Team not yet ready to make Starks bid

RAVENS NOTEBOOK

Billick says more room needed under salary cap

Pro Football

March 13, 2002|By Jamison Hensley | Jamison Hensley,SUN STAFF

If free-agent cornerback Duane Starks receives an offer from another team this week, the Ravens are not in position to retain him, coach Brian Billick said yesterday.

The Ravens have named Starks as their top priority but they have not freed up enough salary cap room to make a bid for him now. The team is reportedly $1.1 million under the cap.

The Oakland Raiders are inching closer to making an offer to Starks, and the Arizona Cardinals have targeted him as their No. 1 choice in free agency. The Raiders have a wide advantage in tradition, and the Cardinals have the fiscal edge of being $12.5 million under the cap.

Considered the top cornerback in this year's free-agent market, Starks said recently that he would like to sign with a team by this week. But the Ravens don't foresee signing him until June.

June has become the unofficial beginning of the NFL's second phase of free agency since teams can lessen the immediate salary cap impact of releasing a player by doing it after June 1.

"There's nothing that we can do," Billick said. "We made it very, very clear to them and they understand. We want Duane. We're making every effort. [Ravens director of football administration] Pat Moriarty and [Starks' agent] Drew Rosenhaus are putting a structure in place that will be as good and competitive with anything out there.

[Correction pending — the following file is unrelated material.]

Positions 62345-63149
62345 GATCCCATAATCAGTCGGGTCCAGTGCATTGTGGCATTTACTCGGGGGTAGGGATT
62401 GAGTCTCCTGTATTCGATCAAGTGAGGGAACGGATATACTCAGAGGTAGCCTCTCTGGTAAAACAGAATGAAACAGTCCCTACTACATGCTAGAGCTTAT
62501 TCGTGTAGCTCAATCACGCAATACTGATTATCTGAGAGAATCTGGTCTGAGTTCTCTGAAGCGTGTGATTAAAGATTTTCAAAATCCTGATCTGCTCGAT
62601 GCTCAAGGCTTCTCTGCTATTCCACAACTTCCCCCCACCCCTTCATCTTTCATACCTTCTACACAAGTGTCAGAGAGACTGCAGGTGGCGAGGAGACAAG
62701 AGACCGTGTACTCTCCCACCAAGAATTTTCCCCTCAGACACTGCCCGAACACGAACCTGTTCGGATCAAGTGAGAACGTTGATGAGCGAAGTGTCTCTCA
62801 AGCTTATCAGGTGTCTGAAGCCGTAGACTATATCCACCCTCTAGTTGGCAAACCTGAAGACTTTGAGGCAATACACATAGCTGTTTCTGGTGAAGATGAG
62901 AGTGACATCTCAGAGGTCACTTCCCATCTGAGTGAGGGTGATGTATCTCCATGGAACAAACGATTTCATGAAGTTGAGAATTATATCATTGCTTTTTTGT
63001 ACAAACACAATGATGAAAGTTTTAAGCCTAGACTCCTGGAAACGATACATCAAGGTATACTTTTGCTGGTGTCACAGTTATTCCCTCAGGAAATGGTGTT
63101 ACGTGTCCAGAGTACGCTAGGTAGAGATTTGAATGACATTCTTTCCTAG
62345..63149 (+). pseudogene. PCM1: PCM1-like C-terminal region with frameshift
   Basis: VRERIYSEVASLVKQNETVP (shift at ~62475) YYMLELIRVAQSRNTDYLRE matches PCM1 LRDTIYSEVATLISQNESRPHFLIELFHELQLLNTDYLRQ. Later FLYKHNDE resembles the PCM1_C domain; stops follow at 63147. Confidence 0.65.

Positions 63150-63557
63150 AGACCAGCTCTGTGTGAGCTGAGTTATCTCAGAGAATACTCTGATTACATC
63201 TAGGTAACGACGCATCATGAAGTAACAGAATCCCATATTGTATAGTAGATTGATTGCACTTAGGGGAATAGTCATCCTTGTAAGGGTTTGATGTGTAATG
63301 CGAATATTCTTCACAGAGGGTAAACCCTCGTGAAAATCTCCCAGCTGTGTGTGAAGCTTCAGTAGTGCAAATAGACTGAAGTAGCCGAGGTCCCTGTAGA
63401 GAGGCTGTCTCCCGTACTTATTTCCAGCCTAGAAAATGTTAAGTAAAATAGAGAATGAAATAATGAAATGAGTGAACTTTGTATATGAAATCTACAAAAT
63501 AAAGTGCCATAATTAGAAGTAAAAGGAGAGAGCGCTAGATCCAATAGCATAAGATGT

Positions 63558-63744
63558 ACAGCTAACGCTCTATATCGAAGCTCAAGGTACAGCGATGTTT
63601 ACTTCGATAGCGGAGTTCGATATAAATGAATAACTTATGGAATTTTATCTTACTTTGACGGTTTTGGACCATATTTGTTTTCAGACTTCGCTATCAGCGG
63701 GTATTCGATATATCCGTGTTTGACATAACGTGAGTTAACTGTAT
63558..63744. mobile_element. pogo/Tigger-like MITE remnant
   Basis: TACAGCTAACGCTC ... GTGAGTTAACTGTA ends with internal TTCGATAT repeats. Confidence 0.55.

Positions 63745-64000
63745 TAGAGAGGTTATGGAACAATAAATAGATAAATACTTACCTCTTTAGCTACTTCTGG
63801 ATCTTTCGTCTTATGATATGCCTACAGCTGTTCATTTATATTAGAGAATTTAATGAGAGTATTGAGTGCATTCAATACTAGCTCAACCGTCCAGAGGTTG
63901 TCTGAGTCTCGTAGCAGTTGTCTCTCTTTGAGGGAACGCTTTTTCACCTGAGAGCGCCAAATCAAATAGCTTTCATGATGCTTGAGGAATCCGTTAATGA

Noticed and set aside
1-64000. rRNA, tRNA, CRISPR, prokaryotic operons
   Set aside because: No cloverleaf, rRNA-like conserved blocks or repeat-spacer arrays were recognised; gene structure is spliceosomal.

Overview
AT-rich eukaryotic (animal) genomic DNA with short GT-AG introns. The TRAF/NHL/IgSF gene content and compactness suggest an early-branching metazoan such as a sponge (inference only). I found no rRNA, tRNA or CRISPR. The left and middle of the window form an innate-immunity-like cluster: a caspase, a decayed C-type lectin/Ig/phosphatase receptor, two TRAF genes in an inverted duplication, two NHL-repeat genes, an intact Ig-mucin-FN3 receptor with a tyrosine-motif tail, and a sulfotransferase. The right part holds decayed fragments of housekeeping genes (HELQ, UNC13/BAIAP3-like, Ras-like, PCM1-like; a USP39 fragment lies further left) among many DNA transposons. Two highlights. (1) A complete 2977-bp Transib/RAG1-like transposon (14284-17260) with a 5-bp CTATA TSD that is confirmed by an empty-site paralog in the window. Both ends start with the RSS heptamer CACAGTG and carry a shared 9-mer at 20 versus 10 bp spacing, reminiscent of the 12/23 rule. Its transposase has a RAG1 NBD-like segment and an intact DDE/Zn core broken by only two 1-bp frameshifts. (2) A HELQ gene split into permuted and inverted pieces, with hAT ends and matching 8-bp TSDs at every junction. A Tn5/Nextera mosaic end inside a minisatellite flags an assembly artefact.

"We'd very much like Duane to stay, but I understand that they don't feel like they can wait."

Talking new deals

The Ravens are trying to create cap room immediately by restructuring as well as extending the contracts of linebackers Ray Lewis and Peter Boulware. Lewis has two years remaining on his contract, and Boulware is entering the final year of his deal.

By restructuring, the team would lower the cap impact by dropping a player's base salary and giving him upfront bonus money, which is prorated over a longer contract.

"These are two players that we very much know are in our plans that could be in a position to help us with the difficulty we're in right now to free some room up," Billick said. "They are usually willing to do it, but there again you're dealing with other agents. Everybody's schedule is a little bit different. We would like to accelerate that, but they're in no obligation to do so."

As previously reported, Lewis has opened contract discussions wanting a seven-year deal worth $100 million and including a signing bonus of $30 million.

Return to Westminster

Although there is no signed deal yet, the Ravens expect to open training camp at Western Maryland College for the sixth straight year. Last summer's camp concluded a five-year contract.

The Ravens are tentatively scheduled to begin training camp on July 28.

"We feel pretty good about Western Maryland College and we're just working out some final details now," said Bob Eller, the Ravens' director of operations.

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